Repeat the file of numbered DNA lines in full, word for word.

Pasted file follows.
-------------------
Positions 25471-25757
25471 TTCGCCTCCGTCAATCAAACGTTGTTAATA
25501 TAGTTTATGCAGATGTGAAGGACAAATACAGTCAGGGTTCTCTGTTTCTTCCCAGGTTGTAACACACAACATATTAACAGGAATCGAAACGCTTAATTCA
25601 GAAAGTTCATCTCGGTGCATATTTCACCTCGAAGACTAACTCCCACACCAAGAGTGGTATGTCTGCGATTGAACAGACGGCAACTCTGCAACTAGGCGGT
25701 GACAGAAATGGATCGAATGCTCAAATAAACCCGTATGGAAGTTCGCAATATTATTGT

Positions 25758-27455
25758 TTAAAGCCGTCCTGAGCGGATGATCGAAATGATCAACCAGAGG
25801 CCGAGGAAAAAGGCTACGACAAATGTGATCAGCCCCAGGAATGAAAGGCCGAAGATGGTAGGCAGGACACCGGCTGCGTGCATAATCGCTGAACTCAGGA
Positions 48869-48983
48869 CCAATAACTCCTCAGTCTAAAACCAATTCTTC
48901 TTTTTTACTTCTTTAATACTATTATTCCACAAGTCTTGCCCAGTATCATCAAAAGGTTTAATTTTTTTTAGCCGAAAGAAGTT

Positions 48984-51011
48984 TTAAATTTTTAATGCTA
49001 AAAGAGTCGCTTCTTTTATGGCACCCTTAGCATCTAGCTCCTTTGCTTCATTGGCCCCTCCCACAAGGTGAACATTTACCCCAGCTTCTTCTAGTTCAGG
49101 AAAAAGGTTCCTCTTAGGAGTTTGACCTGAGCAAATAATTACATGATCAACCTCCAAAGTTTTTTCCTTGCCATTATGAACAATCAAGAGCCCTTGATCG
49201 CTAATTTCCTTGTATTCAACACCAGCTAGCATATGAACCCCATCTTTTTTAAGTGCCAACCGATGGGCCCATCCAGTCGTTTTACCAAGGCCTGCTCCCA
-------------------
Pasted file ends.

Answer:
Positions 25471-25757
25471 TTCGCCTCCGTCAATCAAACGTTGTTAATA
25501 TAGTTTATGCAGATGTGAAGGACAAATACAGTCAGGGTTCTCTGTTTCTTCCCAGGTTGTAACACACAACATATTAACAGGAATCGAAACGCTTAATTCA
25601 GAAAGTTCATCTCGGTGCATATTTCACCTCGAAGACTAACTCCCACACCAAGAGTGGTATGTCTGCGATTGAACAGACGGCAACTCTGCAACTAGGCGGT
25701 GACAGAAATGGATCGAATGCTCAAATAAACCCGTATGGAAGTTCGCAATATTATTGT

Positions 25758-27455
25758 TTAAAGCCGTCCTGAGCGGATGATCGAAATGATCAACCAGAGG
25801 CCGAGGAAAAAGGCTACGACAAATGTGATCAGCCCCAGGAATGAAAGGCCGAAGATGGTAGGCAGGACACCGGCTGCGTGCATAATCGCTGAACTCAGGA
Positions 48869-48983
48869 CCAATAACTCCTCAGTCTAAAACCAATTCTTC
48901 TTTTTTACTTCTTTAATACTATTATTCCACAAGTCTTGCCCAGTATCATCAAAAGGTTTAATTTTTTTTAGCCGAAAGAAGTT

Positions 48984-51011
48984 TTAAATTTTTAATGCTA
49001 AAAGAGTCGCTTCTTTTATGGCACCCTTAGCATCTAGCTCCTTTGCTTCATTGGCCCCTCCCACAAGGTGAACATTTACCCCAGCTTCTTCTAGTTCAGG
49101 AAAAAGGTTCCTCTTAGGAGTTTGACCTGAGCAAATAATTACATGATCAACCTCCAAAGTTTTTTCCTTGCCATTATGAACAATCAAGAGCCCTTGATCG
49201 CTAATTTCCTTGTATTCAACACCAGCTAGCATATGAACCCCATCTTTTTTAAGTGCCAACCGATGGGCCCATCCAGTCGTTTTACCAAGGCCTGCTCCCA